David, thin on top and thin in the middle, had been a widower for almost as long as he’d been a father.  When he spoke of his little girl, who was married now and expecting David’s first grandchild, his eyes became thin slots of joy.  When he spoke of his wife, those eyes were wide and thoughtful, and it seemed he had married her yesterday morning.  When he spoke of her death, they were distant, and it seemed she had died last night.  The wound left by her absence was a tear, a laceration, that had never healed.  

But he knew how to tell a good joke badly, and he laughed twice as often as he cried.  “I own this town, you know,” he would often joke.  “I got royal blood and someday I’m gonna clean up this city!”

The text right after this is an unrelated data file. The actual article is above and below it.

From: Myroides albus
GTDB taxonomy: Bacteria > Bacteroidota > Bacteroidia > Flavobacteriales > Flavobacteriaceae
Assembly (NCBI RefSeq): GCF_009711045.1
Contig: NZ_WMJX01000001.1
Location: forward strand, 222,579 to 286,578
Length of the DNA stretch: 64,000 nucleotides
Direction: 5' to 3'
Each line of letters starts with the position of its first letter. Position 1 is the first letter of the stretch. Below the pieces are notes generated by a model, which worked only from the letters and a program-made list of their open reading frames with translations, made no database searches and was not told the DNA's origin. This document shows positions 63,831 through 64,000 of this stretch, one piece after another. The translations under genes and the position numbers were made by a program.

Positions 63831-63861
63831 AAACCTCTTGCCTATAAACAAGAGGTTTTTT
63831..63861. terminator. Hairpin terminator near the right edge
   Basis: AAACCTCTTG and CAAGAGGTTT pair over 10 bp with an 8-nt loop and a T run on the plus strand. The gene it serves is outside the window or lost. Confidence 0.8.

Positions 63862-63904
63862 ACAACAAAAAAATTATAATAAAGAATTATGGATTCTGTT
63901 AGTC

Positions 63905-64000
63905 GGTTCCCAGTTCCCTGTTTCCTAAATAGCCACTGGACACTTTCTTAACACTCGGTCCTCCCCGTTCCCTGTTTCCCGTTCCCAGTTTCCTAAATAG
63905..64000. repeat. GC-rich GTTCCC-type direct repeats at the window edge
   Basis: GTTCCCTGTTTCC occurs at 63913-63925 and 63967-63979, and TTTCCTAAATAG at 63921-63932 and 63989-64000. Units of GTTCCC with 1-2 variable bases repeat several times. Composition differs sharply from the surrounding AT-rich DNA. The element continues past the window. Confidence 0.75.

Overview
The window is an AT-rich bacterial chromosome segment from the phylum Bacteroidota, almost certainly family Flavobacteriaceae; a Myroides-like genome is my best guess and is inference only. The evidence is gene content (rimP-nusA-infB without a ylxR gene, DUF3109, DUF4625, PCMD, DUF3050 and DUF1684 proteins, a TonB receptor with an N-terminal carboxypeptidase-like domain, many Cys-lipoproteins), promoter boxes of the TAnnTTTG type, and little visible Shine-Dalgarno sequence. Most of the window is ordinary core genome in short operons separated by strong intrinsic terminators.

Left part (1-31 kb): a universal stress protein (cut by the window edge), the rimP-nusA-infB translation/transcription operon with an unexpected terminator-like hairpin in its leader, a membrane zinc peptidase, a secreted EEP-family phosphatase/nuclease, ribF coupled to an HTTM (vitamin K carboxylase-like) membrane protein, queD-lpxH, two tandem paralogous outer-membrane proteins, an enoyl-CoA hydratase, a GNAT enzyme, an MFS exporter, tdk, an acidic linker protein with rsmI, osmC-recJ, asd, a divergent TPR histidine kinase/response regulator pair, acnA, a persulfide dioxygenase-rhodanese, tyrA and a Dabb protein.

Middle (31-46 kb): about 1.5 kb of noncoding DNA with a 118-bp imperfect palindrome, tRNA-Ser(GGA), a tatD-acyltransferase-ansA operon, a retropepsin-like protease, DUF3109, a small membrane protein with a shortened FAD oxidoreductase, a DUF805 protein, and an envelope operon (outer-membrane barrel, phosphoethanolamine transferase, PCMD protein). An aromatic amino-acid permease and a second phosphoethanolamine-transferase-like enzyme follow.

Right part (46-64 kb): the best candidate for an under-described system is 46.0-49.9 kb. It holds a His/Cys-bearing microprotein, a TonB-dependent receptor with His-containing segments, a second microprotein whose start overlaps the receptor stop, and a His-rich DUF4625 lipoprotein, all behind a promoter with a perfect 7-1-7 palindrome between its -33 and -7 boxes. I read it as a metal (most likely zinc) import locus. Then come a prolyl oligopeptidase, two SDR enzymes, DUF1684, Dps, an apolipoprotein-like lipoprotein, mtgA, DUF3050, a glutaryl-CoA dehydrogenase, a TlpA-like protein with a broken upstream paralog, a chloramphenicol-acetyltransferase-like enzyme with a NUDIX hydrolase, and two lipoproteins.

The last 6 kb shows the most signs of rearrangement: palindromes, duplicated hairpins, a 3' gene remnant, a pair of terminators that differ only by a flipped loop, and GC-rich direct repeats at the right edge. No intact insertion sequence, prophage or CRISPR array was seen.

Dave licked his lips and placed the jug in Michael’s waiting hands.  Mike took a large gulp and set it next to the kid of the group, a young man they simply called Turtle.  Turtle  lifted the jug nearly to his lips, but didn’t take a drink.

Turtle was slow.  Young for his age.  He began working with these men two years ago, when his father gave him the scar above his right eye.  He told his son never to come back, and Turtle, though crushed inside, obliged.  He felt no bitterness to his father, he was too simple for that.  He simply felt sadness.

Turtle, simple as he was, had begun to make something of his own life.  He wasn’t sure what a man was supposed to be, but he knew it wasn’t what his father was.  Somewhere, though, in the company of these broken men, he had begun to form a picture of fatherhood, of masculinity, of friendship.  Recently he had even found a young woman with far-off green eyes and wispy brown hair who seemed to him to be God’s messenger on earth.  Her name was Zoe, and to him she was Life itself.